POINT REYES STATION, Calif. — As Earth Day approaches, the Marin Agricultural Land Trust (MALT) has announced approval by its board of directors for phase 3 of MALT’s Drought Resilience and Water Security (DRAWS) initiative, with an additional $250,000 in funding. Launched in April 2021, DRAWS has already allotted $500,000 in two funding phases to help Marin County ranchers and farmers address critical water shortages.
“Despite some early-season rains across the region, forecasts from the National Oceanic and Atmospheric Administration, the U.S. Department of Agriculture and other experts indicate we’re facing a third year of historic drought,” said Scott Dunbar, MALT’s stewardship program manager for sustainable agriculture. “After monitoring the drought situation closely, MALT’s board came to the conclusion that acting now to provide additional relief will have the greatest benefit for our agricultural community.”
An extension of MALT’s Stewardship Assistance Program (SAP), DRAWS awards grants of up to $15,000 per project to provide ranchers and farmers with technical assistance and funding to design and implement water infrastructure projects. Unlike for SAP projects, however, all Marin ranchers and farmers are eligible to apply for DRAWS grants, regardless of whether their property is protected by a MALT agricultural conservation easement.
DRAWS Initiative Generates Results—and Appreciation
The previous two phases of DRAWS funding translated into 41 ranch and farm construction projects—including developing new water sources, through springs and wells; building water distribution projects that expand and connect water systems across a ranch, often using pumps and piping; and adding water storage capacity. An additional seven applications were received last fall that can now proceed using the latest phase 3 funding.
For a number of Marin ranchers and farmers, the DRAWS funding has been greatly appreciated.
“Last year our ranch went completely dry. Storage ponds dried up. Wells dried up. We were completely reliant on trucked-in water,” said Linda Righetti Judah of Lazy R Ranch, which does not have a MALT easement. “Thanks to DRAWS, we have installed a rain catchment system and a new 5,000-gallon storage tank. This has been a game changer for us. Our DRAWS water infrastructure project is part of a broader effort on our ranch to fence off and restore riparian habitat along Stemple Creek. We are so grateful to DRAWS and other funders who make it possible for us to be good stewards of our land. Thank you!”
“With the DRAWS funding we were able to tackle an old spring that had been impacted by cattle grazing on the ranch,” said Terry Sawyer, co-owner of Hog Island Oyster Company and of the recently purchased and MALT-protected Leali Ranch. “Water quality and performance were poor. We were able to improve production, secure the spring with gravel and a casing, create water storage and install a water trough away from the source. What seems like a small step enhanced this section of the ranch and allowed us to be better stewards of the land.”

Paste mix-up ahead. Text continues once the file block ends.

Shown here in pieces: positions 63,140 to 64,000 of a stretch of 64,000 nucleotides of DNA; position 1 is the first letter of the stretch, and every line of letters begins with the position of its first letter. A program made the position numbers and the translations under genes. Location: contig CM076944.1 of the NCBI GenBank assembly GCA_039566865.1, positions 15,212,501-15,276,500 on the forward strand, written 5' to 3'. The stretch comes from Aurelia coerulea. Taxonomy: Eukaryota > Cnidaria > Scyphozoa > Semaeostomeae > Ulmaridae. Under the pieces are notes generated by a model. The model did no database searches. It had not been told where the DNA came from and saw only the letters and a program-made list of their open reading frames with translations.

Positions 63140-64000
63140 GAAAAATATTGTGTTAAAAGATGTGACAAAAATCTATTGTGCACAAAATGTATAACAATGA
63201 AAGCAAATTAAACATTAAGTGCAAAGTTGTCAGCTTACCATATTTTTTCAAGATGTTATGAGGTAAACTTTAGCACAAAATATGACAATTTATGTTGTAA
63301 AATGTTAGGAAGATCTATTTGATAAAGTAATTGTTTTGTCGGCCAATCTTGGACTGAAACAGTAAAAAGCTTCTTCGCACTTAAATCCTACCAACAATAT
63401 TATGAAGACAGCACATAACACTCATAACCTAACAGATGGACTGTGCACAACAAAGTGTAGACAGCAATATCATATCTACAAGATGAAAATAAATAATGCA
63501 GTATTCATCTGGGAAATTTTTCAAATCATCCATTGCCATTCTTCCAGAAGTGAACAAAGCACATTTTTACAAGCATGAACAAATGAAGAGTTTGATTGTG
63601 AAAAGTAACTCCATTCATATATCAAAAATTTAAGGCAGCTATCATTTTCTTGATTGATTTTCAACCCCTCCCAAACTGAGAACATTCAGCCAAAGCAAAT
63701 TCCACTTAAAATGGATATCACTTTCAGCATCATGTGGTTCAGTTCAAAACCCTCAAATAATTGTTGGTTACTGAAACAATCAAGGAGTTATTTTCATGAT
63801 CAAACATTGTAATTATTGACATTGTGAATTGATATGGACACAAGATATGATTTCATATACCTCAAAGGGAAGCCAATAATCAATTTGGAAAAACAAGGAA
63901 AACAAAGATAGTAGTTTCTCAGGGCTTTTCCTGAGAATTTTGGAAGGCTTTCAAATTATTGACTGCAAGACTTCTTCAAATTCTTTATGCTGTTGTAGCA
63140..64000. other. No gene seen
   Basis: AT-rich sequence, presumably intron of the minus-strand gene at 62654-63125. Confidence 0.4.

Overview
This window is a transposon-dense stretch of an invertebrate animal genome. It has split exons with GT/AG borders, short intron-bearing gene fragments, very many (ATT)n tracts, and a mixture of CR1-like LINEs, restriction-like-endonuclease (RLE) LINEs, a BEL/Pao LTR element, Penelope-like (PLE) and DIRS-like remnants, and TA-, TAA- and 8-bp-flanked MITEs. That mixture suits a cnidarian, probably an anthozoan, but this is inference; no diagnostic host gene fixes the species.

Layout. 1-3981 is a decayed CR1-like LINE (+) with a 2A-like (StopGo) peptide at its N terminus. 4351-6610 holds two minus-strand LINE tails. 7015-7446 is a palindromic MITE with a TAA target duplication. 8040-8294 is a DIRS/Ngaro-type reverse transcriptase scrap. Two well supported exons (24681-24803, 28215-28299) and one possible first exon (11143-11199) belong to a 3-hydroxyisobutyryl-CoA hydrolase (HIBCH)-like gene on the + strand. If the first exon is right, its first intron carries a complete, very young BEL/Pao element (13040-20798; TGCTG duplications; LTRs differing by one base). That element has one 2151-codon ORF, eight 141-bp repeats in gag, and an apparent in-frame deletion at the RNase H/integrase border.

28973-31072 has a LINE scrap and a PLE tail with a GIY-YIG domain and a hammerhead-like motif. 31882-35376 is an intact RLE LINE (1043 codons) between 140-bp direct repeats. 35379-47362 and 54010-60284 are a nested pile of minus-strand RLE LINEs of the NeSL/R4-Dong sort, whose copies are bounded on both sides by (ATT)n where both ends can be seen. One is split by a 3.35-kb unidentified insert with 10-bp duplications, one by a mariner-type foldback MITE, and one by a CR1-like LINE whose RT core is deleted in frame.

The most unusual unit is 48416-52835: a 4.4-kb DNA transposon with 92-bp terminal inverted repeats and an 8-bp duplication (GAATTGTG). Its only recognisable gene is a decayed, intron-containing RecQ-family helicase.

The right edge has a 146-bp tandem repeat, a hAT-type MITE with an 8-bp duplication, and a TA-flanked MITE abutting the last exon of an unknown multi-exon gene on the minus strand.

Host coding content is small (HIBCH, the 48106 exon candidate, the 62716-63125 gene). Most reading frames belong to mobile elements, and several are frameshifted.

“Life on a ranch is a good life with many challenges: drought, fences and invasive plants,” said Nancy Chaffin, co-owner with her sister Betsy of the 208-acre Leiss Ranch, protected by a MALT easement since 2003. “With the help of DRAWS and SAP, we have been able to complete many projects on the land. The financial aid is very helpful.”
From Water Security to Drought Resilience
The DRAWS initiative is designed to offer short-term, emergency drought assistance, funding smaller, quickly completed projects to help enhance water security on Marin’s working lands.
For larger and more complex solutions that work toward longer-term drought resilience, MALT offers SAP projects, working closely with partners such as the Marin Resource Conservation District (Marin RCD), the USDA’s Natural Resources Conservation Service (NRCS), the University of California Cooperative Extension (UCCE)/Marin County, the Marin County Department of Agriculture, the Marin County Farm Bureau and Point Blue/Students and Teachers Restoring A Watershed (STRAWS).
“MALT is fortunate that we can contribute to projects that make an immediate difference through the DRAWS initiative, while also working with partners through SAP to help local agriculturalists improve their water and soil quality over time,” said Dunbar. “It’s all part of MALT’s vision for a thriving agricultural community in a healthy, diverse natural environment.”
Marin Agricultural Land Trust is a nonprofit organization created in 1980 to permanently protect Marin’s agricultural land for agricultural use and establish Marin County as a thriving and inclusive agricultural community in a healthy and diverse natural environment. Some of the Bay Area’s most highly acclaimed dairy and meat products and organic crops are produced on farmland protected by MALT, which totals more than 54,000 acres. To learn more about MALT, visit malt.org.
–Marin Agricultural Land Trust